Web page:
5 years ago the choice for a company creating mobile applications was easy. The clear global leader in mobile was Java (J2ME). If you wanted reach you needed to create your app in Java, and port to the different platforms and devices.
In some regions there were specific leaders - BREW, led by Verizon in the US, with support in Korea and Latin America.
Smartphones were a segment of their own - with their own solutions, and a self selecting group of high value consumers who could afford handsets, and would expect appropriately high quality applications that could be achieved with access to native SDKs
The mobile market going into 2010 is starting to look a little different, and challenges the accepted wisdom that Java is best for reach.
As we enter 2010, we have even more fragmentation in the mobile platform with more devices coming out with different platforms, platforms supporting multiple development environments.
I expect that by the end of 2010 a mobile developer who is creating "mass market" applications will need to consider the platforms below that will all have greater than 10% market share in countries in Europe
- J2ME - for "feature phones" from Sony Ericsson, Samsung, LG and Nokia
- Symbian - for "smartphones" from Nokia
- Android - for "smartphones" from HTC, Sony Ericsson, Motorola
- LiMo - for "smartphones" from manufacturers to be revealed
- OS X - for "smartphones" from Apple
- Blackberry - for "smartphones" from RIM
There are also going to be some "also ran" platforms - Windows Moble, Palm's WebOS - but at least 60% of the market share is going to be split between 6 platforms, some of which force use of Java, some force use of native code, and some allow choices of the two.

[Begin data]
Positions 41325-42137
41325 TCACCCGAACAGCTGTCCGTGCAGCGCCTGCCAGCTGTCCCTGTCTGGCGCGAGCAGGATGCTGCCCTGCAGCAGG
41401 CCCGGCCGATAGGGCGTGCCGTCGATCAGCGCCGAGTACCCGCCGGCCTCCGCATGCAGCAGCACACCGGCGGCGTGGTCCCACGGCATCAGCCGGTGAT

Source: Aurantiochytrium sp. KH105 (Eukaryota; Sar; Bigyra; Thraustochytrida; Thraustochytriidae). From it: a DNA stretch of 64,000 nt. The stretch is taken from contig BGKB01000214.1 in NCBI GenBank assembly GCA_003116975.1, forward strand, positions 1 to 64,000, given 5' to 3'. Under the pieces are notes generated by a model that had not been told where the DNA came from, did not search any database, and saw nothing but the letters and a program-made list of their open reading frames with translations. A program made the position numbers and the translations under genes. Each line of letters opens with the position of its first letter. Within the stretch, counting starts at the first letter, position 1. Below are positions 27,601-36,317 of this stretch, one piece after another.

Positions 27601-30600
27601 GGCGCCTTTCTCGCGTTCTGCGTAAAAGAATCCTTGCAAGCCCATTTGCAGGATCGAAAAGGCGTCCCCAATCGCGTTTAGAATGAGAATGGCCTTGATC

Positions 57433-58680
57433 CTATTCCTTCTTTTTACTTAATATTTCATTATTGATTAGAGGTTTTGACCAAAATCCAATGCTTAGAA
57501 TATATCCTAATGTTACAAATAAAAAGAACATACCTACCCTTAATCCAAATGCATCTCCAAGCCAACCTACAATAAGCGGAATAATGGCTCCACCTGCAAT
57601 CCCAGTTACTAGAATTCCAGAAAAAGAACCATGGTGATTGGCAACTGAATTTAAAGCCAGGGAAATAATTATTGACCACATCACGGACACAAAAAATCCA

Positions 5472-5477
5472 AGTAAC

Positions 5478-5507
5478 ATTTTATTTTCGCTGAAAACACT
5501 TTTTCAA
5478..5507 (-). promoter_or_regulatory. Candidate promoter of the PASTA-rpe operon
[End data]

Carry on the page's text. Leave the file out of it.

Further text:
So any application developer is going to need to consider creating at least one native application, one java application, and might choose to take advantage of other technologies (Web Runtime, Flash) that provide an advantage for a particular application.
This significantly increases the cost for any application developer who aims to reach the mass consumer market on mobile, compared to using desktop & web technologies where there are fewer competing platforms and fewer differences between the platforms.
The installed base of PC's globally is around 1 billion, by comparison the number of mobile phone users globally is around 4 billion.
If you want to deliver a new service to the users of those devices you need to look deeper however.
The global number of unique internet users is estimated as 1.6 billion - each PC worldwide is shared between 1.6 people.
In much of europe mobile penetration rates are typically 120% - so by comparison the average phone is used by 0.83 people.
So a developer targetting the "middle class" economies, where mobile, PC and internet usage is growing, and there is disposable income to spend on new applications and services has a tough time - 1.6bn people can be reached using web, managing fragmentation across browsers.
To achieve the same in mobile the developer is going to have to manage at least 6 platforms, where each platform has it's own fragmentation similar to supporting the PC browser market. While the market is still 2.5 times the size, it's 6 times the cost. This is compounded by the fact that price expectations are lower in the mobile market than in the PC market. The most common price point in Apple's App Store for the highest grossing applications is $4.99 - a fraction of what is achieved by the massive revenue generating applications such as Microsoft Office in the PC arena.
The economics for mobile developers are already tough - and will continue to get tougher in 2010, but it's not all bad news - as the smart developers in mobile will be able to achieve scale beyond the PC, and will be able to reach emerging markets faster than the PC will. The simplicity, convenience and low cost of mobile devices create new opportunities that the PC can't reach - but 2010 will continue to be a year of investment for mobile application developers.